Tuesday, 1 May 2018

Birthdays and unbirthdays

Before I start, I should warn readers that this post includes some relatively bad language. I could, of course, clear it up, but it’s the duty of the historian to record events as they truly happened. How can he do that if he applies his own moralising filter to the record he is keeping?

The immediate cause of these events was my wife Danielle’s birthday. Now Danielle is difficult to buy presents for. Ask her what she’d like, and her immediate response is always ‘nothing’. So either you surprise her or you push her and prompt her to come up with a suitable present.

‘How about something for your allotment?’ I asked.

Danielle keeps a colossal market garden with a friend, thanks to which we are kept in excellent fresh fruit and vegetables for pretty much half the year. It involves a level of effort I find it exhausting merely to contemplate, but it seems the two of them enjoy it. While I wouldn’t enjoy the work, I certainly enjoy the produce, so we’re all happy about it.

Clearing the allotment:
work has remained backbreaking ever since
‘Ah, yes,’ she said, reflectively. ‘We could do with some horseshit.’

Well, I’m a former marketing man so my specialty is bullshit, but I suppose I could, at a stretch, have fulfilled that wish. But then she astonished me.

‘Actually, what I really need is a ho.’

A ho? That wasn’t the kind of language I expected my wife to use. Nor the kind of need I expected her to have.

Then she confused me still further.

‘You know – like the one they stole from the allotment.’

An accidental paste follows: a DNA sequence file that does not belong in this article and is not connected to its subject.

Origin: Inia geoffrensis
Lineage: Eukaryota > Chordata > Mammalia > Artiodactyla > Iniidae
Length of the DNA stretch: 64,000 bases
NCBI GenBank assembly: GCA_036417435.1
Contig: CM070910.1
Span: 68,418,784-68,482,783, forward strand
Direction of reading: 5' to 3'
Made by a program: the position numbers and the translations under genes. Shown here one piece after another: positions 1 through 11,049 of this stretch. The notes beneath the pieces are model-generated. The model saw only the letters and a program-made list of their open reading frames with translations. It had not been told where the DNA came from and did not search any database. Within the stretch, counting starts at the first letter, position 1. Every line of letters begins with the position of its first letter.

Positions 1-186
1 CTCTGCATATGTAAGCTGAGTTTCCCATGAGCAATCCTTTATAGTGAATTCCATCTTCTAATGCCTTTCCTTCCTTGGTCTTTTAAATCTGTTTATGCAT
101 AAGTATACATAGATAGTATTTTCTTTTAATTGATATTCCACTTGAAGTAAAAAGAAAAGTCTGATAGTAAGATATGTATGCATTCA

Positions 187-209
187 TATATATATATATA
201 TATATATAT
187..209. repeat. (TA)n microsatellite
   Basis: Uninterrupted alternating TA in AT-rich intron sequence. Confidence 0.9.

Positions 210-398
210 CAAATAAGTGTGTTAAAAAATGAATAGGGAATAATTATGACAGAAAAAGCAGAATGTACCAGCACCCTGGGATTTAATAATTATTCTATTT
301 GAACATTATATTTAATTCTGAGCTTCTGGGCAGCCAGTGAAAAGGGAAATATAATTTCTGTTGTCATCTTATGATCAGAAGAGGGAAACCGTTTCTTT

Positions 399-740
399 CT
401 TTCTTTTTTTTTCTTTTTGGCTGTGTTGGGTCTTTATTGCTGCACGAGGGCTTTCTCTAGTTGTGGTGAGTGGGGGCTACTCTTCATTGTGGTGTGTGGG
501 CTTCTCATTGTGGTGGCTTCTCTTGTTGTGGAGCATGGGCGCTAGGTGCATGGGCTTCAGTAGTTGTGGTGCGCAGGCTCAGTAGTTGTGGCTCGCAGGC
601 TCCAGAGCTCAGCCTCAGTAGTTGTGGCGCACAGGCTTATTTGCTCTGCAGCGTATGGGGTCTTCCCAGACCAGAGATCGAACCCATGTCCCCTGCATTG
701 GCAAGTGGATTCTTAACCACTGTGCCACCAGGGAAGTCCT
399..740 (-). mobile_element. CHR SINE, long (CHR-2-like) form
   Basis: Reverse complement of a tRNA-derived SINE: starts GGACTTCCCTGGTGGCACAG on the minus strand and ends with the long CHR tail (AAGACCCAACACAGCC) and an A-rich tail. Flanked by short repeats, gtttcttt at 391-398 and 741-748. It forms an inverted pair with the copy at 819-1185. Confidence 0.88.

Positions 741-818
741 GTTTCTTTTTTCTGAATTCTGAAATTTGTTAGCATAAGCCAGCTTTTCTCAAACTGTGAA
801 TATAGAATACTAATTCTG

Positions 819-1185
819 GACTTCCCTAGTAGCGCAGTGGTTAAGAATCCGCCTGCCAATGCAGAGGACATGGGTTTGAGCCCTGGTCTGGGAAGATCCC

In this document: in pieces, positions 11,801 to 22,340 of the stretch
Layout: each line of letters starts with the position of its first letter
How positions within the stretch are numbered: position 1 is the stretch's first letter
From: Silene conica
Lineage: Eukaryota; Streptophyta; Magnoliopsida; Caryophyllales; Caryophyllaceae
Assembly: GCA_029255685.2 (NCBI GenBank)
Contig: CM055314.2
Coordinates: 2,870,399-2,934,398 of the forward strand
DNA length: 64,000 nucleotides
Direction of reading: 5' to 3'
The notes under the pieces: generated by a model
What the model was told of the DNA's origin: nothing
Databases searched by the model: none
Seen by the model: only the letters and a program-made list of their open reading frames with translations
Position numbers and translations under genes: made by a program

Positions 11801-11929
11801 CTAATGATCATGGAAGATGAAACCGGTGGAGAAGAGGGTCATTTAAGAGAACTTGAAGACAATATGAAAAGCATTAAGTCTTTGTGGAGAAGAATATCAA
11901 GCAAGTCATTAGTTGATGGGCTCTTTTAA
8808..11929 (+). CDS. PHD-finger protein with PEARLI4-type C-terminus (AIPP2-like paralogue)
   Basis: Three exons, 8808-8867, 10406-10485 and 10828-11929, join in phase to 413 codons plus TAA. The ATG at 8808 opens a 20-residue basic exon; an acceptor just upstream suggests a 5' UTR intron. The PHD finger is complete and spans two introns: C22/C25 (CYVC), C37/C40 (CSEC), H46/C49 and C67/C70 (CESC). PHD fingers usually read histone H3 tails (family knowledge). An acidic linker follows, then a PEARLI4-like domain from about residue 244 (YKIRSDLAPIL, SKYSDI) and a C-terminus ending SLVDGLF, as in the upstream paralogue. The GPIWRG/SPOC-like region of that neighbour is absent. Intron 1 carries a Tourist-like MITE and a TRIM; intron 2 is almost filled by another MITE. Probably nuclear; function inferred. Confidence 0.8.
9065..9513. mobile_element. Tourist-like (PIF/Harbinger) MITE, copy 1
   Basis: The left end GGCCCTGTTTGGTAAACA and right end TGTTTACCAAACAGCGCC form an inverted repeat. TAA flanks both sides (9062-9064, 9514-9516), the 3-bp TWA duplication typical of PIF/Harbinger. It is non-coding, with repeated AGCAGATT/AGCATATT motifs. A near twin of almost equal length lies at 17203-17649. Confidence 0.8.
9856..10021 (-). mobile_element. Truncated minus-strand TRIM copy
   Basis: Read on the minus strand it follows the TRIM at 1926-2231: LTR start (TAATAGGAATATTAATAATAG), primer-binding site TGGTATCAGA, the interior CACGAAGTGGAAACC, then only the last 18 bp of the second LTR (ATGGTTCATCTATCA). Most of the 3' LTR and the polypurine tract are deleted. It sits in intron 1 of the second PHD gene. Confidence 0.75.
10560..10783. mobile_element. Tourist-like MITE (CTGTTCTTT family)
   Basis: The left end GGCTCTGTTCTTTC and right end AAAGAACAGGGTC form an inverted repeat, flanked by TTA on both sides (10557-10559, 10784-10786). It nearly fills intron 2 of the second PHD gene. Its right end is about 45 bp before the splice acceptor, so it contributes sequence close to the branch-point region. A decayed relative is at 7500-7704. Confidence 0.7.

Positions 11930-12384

Surely this would have been something I’d have read about in the papers?

‘An African ho,’ she added in what was obviously intended to be an explanation but only left things as murky as ever for me.

‘it’s the only kind,’ she continued, ‘that seems to break up the earth well. You know, the soil’s so heavy in clay. That broad blade and the long handle, they just break the clods up like a bomb had hit them.’

A hoe! I’d been missing an ‘e’. Amazing the difference a single letter can make.

An African hoe. Not to be confused with an African ho
So she got her hoe. She’s apparently delighted with it. Though to me it just looks like another source of backbreaking work. Still, one should judge other peoples tastes by ones own.

In any case, as Lewis Carroll points out in Alice in Wonderland, unbirthday presents make much more sense that birthday ones. We have, after all, a great many more unbirthdays every year than we have birthdays. So I’m grateful to Danielle for getting me an unbirthday present at the same time as I got her the hoe. A far more expensive gift, as it happens: a pair of walking boots.

Very comfortable they are too. Or eventually became. When I put the first one on, I was surprise to feel how tight it was over the top of my foot – pressing down and even quite painful in the way it rubbed.

‘Oh, well,’ I thought, ‘perhaps if I just walk them in a bit they’ll be quite snug.’

Then I tried to put the other one on. My toes were immediately met by an obstacle preventing my foot sliding in. I took a look. There was a piece of cardboard, the shape of the front part of the upper of the shoe, jammed in the front.

I’m glad to say that it didn’t take me long to work out that if there was a card in one shoe, there might have been one in the other. That somehow I’d managed to get my foot into that shoe despite the card. And that it was its presence that was making the shoe feel tight and painful.

So it turned out. I took the first shoe off. I extracted the card. Thereafter both shoes fitted beautifully.

Result? We’re both pleased with our birthday and unbirthday presents. No bullshit. And no hos.

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